In the final OR set I scrounged up enough money to pay for a train, and we finished out the game without further major incident. What made the company dump so compelling to me, despite being the victim, was that it showed how the game supported multiple playstyles: players could peacefully run their companies, or aggressively attack each others’ positions. Games that support this effectively are rare, but it is a feature of all my favorite titles.
After we finished, I missed having the game in my office to think about, and began looking for ways to play more 18xx. I soon purchased my own copy of Steam Over Holland and Bill Dixon’s wonderful 1856, which back then could be had for a song. Scott and I shifted more of our game time to the genre, and were constantly bringing other people into our sessions.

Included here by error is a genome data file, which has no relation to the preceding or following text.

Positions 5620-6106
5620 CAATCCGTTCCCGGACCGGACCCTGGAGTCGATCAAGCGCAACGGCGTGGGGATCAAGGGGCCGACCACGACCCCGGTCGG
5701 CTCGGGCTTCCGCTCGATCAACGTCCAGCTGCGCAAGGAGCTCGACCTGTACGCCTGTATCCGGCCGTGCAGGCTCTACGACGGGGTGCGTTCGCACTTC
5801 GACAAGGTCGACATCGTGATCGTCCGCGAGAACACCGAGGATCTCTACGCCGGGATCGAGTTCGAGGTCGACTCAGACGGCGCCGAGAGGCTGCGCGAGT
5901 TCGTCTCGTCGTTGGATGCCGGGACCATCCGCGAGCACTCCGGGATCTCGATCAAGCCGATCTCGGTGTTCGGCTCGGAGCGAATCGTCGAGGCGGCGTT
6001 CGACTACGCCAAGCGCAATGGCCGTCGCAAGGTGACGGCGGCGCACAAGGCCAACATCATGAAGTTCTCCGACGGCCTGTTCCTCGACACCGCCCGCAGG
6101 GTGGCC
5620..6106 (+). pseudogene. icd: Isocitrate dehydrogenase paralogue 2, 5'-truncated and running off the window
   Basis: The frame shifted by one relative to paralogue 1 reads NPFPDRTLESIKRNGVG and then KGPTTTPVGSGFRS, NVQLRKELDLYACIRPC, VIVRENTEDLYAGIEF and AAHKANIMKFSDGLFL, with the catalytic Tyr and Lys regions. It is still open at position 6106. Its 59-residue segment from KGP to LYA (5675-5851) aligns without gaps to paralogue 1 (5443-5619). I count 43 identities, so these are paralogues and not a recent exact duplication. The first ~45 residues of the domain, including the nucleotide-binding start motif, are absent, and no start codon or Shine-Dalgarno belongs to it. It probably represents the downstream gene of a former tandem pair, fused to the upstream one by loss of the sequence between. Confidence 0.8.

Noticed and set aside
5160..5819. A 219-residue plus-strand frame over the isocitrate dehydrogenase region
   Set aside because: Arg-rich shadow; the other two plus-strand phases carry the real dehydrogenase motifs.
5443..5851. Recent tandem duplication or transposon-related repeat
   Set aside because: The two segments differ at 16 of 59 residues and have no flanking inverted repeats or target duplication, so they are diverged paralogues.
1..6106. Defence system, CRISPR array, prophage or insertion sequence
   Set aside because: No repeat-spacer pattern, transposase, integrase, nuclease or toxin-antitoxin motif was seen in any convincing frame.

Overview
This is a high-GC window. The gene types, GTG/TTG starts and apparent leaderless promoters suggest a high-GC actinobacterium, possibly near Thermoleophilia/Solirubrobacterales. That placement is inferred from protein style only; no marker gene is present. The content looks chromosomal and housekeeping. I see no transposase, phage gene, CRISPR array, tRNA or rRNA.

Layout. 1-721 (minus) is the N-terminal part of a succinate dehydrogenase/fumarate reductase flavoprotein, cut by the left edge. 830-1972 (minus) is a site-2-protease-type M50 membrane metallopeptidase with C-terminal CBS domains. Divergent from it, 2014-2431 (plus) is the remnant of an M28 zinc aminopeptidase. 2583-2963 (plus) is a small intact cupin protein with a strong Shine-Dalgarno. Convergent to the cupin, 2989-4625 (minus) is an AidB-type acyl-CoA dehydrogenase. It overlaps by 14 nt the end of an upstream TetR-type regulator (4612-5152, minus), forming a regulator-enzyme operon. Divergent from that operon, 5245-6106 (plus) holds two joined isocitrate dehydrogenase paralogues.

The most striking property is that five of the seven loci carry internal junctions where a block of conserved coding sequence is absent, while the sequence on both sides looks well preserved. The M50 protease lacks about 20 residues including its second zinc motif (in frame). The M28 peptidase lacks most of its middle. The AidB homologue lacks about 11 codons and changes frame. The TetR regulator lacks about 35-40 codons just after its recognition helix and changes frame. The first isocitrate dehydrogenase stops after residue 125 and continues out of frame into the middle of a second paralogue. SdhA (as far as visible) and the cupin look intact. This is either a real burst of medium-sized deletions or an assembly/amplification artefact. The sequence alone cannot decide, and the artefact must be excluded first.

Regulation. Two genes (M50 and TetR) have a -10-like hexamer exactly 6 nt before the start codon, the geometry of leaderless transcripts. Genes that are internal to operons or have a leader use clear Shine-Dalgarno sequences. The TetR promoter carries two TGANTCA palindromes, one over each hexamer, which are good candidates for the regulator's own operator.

After that academic year ended Scott returned to his old position, and a few months later I moved to Montreal, where I was lucky to find an active group of 18xx enthusiasts; seven years later we are still gaming together regularly. Despite numerous plays of Steam Over Holland I still can’t pronounce any of the company names, which is probably due to a total lack of effort on my part. But I have used it to bring many new 18xx-ers into the fold, and it remains a personal favorite. And my shelves aren’t as full as they used to be, probably because I got rid of all those damn games about stupid farming.